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DV Do, AS Jun, KW Broman, EK Akpek, WJ Stark, JD Gottsch; Endothelial Dystrophy, Iris Hypoplasia, Congenital Cataract, and Stromal Thinning (EDICT) Syndrome Maps to Chromosome 15q15-q25 . Invest. Ophthalmol. Vis. Sci. 2002;43(13):1728.
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© ARVO (1962-2015); The Authors (2016-present)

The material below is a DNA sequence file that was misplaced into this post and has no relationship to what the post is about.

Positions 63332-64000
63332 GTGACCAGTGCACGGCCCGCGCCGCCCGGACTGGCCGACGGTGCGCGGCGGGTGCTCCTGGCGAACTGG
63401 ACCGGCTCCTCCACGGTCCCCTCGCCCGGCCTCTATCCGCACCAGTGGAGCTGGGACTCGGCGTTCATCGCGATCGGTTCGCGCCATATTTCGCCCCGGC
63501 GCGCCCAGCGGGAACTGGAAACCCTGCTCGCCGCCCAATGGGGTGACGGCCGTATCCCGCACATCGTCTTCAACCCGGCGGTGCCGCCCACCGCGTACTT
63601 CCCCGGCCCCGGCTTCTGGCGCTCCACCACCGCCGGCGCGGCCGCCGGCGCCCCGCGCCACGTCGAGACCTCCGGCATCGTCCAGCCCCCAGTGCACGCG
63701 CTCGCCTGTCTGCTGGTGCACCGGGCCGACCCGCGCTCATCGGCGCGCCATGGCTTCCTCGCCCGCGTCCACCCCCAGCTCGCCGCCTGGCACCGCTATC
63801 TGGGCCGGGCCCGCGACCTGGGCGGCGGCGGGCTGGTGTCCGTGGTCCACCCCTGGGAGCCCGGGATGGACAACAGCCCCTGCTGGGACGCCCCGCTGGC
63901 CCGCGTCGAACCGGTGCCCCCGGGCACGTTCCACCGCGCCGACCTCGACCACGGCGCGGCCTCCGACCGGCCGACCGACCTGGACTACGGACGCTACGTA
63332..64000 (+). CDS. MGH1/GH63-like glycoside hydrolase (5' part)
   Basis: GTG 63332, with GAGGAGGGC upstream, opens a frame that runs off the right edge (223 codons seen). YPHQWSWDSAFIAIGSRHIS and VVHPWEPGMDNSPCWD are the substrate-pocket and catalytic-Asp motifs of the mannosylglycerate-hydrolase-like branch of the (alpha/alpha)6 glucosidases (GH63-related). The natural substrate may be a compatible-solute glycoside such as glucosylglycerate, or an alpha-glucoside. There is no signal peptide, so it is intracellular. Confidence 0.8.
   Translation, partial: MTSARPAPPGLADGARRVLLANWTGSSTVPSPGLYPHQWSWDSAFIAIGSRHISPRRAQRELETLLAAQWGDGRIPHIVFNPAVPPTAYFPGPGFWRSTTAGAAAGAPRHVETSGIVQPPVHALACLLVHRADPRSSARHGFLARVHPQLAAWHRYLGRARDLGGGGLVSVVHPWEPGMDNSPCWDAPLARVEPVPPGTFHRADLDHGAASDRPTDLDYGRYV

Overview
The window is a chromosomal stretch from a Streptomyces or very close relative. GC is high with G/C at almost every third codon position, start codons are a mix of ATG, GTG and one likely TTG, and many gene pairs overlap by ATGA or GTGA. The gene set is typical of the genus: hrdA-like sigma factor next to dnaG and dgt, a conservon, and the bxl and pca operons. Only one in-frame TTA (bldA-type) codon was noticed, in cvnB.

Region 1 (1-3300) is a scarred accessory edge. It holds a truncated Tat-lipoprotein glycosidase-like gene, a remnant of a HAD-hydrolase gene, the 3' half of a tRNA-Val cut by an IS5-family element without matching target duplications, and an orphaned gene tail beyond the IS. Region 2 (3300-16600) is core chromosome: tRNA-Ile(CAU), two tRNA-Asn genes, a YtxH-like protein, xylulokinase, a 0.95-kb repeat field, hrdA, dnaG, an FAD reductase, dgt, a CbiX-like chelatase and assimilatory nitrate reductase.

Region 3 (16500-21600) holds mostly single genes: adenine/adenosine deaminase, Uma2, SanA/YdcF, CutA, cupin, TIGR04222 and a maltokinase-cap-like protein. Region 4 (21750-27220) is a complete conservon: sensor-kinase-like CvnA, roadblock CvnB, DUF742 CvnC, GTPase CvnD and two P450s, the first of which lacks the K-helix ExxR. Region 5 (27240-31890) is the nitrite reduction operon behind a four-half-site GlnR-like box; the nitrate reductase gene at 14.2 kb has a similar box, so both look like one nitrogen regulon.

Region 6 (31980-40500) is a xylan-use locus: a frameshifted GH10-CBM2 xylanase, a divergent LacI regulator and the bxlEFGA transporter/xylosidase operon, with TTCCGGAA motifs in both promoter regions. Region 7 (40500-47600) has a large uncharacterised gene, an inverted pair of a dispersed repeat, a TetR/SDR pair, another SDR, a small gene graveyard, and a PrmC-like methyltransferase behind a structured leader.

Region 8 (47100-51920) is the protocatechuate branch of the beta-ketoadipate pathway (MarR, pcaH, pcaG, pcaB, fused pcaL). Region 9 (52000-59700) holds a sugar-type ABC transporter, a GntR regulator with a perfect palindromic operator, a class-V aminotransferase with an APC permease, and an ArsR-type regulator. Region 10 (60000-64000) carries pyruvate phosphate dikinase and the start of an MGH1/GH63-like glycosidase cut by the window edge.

Purpose: To localize a gene causing a newly-described, autosomal dominant, anterior segment dysgenesis affecting a three-generation pedigree characterized by corneal Endothelial Dystrophy, Iris hypoplasia, congenital Cataracts, and corneal stromal Thinning (EDICT syndrome). Method: Ophthalmologic examination consisting of slit-lamp examination, corneal topography, pachymetry, and specular biomicroscopy was performed on all family members. One excised corneal button underwent histopathologic and ultrastructural evaluation. A set of microsatellite markers spanning the genome was used to perform linkage analysis on eight affected and six unaffected individuals within a single family. Results: Affected family members demonstrated an anterior segment dysgenesis with bilateral corneal steepening and thinning, microcornea, endothelial abnormalities resembling posterior polymorphous dystrophy and Fuchs' dystrophy, iris hypoplasia, and congenital anterior polar cataracts. Haplotype analysis places the disease gene on chromosome 15q15-25 between markers D15S993 and D15S979. Conclusion: The clinical findings of corneal endothelial dystrophy, iris hypoplasia, congenital cataracts, and corneal stromal thinning establish the EDICT syndrome as a unique, autosomal dominant anterior segment dysgenesis. Initial linkage analysis localized the disease gene to a region on chromosome 15q15-25 between markers D15S993 and D15S979, which represents a novel locus. Identification of the disease-causing gene is underway and may yield insights into a broad range of disorders affecting the development and function of the corneal, iris, and lens.
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